Yellen Advocates Expanding U.S.-Chilean Ties to Boost Lithium Production for Clean Energy


  • Andrea Shalal toured Albemarle, a U.S. lithium producer located in northern Chile and participated in strategic meetings with Chilean officials and business tycoons.
  • She emphasized the potential of $3 trillion in global investment that could arise from the growing demand for renewable energy, during her visit to the Albemarle site in La Negra.
  • Transfers economic alliances between Chile and the U.S. could enhance energy security, aid meeting climate objectives, and help lessen dependency on China for essential minerals.
  • Increasing lithium purchases could heighten U.S. imports from Chile, with China currently being Chile’s main export market.

Expanding Opportunities with Chile

Albemarle, a U.S. lithium producer headquartered in northern Chile, welcomed a prominent visitor over the weekend. This visit coincided with high-level strategic discussions involving Chile’s President, Gabriel Boric, and the Economy Minister, Mario Marcel, among other prominent persons in Santiago.

The potential for clean energy to stimulate approximately $3 trillion in worldwide investment opportunities by 2050 was highlighted during this visit. The location for this strategic discussion was none other than the Albemarle site in La Negra, just 30 minutes southeast of Antofagasta.

Strengthening U.S.-Chilean Relations

Boosting ties between the U.S. and Chile could lead to multiple benefits, such as amplified energy security and progress towards crucial environmental objectives. Importantly, this collaboration can help to achieve the central goal of the U.S. Inflation Reduction Act: curbing over-reliance on strategic goods like essential minerals procured from China.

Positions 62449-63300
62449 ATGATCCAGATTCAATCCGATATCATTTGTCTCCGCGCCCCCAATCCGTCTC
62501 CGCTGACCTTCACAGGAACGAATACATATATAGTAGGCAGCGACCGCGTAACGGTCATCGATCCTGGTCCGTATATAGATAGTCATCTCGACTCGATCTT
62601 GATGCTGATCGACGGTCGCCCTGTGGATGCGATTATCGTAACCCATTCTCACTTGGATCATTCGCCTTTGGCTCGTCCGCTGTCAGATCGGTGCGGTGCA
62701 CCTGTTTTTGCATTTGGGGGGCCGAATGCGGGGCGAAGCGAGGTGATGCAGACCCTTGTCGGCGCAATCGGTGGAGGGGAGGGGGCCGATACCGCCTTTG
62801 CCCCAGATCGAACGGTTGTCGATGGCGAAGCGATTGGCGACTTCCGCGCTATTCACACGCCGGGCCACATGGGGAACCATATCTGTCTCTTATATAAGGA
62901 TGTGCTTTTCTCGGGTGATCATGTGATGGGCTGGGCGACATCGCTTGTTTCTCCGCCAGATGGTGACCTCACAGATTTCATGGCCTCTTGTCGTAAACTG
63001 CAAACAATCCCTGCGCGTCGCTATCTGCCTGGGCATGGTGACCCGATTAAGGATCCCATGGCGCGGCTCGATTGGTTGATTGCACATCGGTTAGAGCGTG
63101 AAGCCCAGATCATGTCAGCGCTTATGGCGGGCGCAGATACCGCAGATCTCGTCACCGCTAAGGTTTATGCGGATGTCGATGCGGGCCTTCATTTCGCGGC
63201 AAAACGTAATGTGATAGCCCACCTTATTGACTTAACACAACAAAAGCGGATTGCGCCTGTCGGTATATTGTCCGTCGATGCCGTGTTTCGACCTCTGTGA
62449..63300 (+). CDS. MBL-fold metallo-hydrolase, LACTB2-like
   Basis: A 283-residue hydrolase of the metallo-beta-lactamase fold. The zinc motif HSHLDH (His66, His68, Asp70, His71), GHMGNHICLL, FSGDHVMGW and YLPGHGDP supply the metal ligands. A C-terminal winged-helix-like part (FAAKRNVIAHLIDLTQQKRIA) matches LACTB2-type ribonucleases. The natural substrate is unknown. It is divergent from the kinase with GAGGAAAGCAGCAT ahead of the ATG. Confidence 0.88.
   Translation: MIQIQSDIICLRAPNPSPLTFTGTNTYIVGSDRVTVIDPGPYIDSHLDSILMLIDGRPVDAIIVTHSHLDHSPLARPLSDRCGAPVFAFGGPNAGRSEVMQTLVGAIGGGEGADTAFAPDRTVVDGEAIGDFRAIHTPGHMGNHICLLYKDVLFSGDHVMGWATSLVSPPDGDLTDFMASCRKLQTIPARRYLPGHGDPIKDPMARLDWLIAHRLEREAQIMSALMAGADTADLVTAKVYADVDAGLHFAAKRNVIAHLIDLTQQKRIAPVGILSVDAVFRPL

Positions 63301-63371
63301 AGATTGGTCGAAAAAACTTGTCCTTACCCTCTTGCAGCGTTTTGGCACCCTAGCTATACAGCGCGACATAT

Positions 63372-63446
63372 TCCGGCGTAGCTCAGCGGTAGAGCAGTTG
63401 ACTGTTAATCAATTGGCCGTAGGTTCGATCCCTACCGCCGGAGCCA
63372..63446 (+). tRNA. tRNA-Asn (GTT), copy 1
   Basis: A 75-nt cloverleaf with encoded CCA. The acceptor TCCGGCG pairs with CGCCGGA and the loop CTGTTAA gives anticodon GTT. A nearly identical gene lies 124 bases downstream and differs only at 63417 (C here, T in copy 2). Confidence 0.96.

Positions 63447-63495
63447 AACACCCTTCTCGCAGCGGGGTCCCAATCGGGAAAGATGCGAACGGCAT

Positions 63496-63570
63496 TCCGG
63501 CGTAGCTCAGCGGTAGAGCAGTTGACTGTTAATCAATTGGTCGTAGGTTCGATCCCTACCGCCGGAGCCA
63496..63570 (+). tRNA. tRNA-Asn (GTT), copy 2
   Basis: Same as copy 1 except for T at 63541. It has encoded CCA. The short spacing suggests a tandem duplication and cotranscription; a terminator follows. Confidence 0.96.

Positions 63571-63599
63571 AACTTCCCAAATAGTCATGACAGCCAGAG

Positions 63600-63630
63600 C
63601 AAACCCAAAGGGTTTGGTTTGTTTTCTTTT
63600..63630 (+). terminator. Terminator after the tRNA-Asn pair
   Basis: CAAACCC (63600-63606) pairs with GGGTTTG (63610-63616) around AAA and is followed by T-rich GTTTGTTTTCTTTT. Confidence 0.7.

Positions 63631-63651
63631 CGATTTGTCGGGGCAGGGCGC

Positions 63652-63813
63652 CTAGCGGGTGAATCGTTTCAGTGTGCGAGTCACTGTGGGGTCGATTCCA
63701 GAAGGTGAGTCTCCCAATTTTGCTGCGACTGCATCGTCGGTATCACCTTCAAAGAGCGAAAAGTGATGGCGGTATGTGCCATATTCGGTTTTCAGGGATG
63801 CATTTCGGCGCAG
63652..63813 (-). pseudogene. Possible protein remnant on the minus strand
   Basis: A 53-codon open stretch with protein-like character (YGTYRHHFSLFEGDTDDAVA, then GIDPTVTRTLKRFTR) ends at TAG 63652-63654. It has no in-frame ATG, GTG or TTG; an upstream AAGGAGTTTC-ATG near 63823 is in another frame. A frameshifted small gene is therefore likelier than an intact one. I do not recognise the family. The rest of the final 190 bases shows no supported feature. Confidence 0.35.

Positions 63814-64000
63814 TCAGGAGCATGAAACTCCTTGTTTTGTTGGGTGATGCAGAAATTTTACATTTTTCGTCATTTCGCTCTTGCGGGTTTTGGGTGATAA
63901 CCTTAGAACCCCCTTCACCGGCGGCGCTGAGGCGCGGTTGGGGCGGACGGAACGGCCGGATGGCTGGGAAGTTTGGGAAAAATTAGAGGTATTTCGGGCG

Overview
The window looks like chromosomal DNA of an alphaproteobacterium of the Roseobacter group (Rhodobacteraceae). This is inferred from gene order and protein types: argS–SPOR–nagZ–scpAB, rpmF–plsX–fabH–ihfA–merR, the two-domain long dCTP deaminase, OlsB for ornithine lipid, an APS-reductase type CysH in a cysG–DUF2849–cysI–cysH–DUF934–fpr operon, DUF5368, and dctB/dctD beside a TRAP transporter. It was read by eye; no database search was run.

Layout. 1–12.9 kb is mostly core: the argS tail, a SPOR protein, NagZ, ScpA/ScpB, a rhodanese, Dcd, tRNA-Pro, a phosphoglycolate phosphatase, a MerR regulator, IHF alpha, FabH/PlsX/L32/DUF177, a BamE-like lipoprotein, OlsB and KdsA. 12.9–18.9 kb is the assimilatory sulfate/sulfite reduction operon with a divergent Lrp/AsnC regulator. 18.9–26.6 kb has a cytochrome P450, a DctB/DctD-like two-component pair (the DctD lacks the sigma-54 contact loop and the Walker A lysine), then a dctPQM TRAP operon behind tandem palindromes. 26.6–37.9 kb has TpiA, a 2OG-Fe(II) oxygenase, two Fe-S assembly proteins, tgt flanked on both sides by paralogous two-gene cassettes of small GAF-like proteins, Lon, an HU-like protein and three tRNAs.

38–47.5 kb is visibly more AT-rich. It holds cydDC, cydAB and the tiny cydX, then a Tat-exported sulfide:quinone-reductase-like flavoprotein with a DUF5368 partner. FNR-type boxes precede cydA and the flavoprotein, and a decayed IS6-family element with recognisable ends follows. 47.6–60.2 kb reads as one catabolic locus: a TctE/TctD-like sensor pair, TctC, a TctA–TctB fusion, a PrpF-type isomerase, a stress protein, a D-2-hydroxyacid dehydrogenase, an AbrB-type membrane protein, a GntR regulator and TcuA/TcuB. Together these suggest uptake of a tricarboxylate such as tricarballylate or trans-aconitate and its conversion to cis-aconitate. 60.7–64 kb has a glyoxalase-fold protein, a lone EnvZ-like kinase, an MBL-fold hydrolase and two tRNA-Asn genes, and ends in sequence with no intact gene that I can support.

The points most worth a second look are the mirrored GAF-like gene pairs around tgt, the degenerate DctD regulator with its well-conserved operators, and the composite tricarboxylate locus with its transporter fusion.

As a result, the U.S. is eager to amplify home-grown production while exploring alternative sources for critical minerals such as lithium, crucial for powering electric vehicles.

Trade Alliance with Chile

“Our aim is to acquire minerals, particularly from free trade partners like Chile, that demonstrate considerable environmental sensitivity and possess a powerful climate agenda,” it was reported. Moreover, increased lithium purchases could potentially boost U.S. imports from Chile, significantly raising the share of Chilean exports. Currently, China stands as Chile’s largest export market.

Increasing U.S. Imports from Chile

While specifics were not disclosed, the visitor was optimistic about the prospects of substantially increasing purchases from Chile. The trip to Chile ties in with the broader initiative, termed “friendshoring,” aimed at diversifying U.S. supply chains by strengthening relationships with key allies and partners such as Chile.

Significant Lithium Producer

Washington has a notable interest in Chile as the leading global producer of copper and the second-largest producer of lithium. Both minerals are crucial components for the green transition. Friday discussions emphasized the U.S. desire to expand trade flows with Chile, without discouraging its trade relations with China, its primary trading partner.

A Mutual Benefit to Both Parties

Albemarle’s investment in Chile exemplifies the advantages of enhanced collaboration. The North Carolina-based company has two sites in Chile employing 1,000 people. These include a production site in Salar de Atacama and a conversion plant in La Negra.

In the medium to long term, the U.S. will ramp up lithium production domestically, with planned mines in North Carolina and Nevada. Chile is developing a national lithium strategy to ensure balanced production and prevent any country from monopolizing the market. Although the specifics of the regulatory framework are still being developed, companies like Albemarle see a promising future in Chile.


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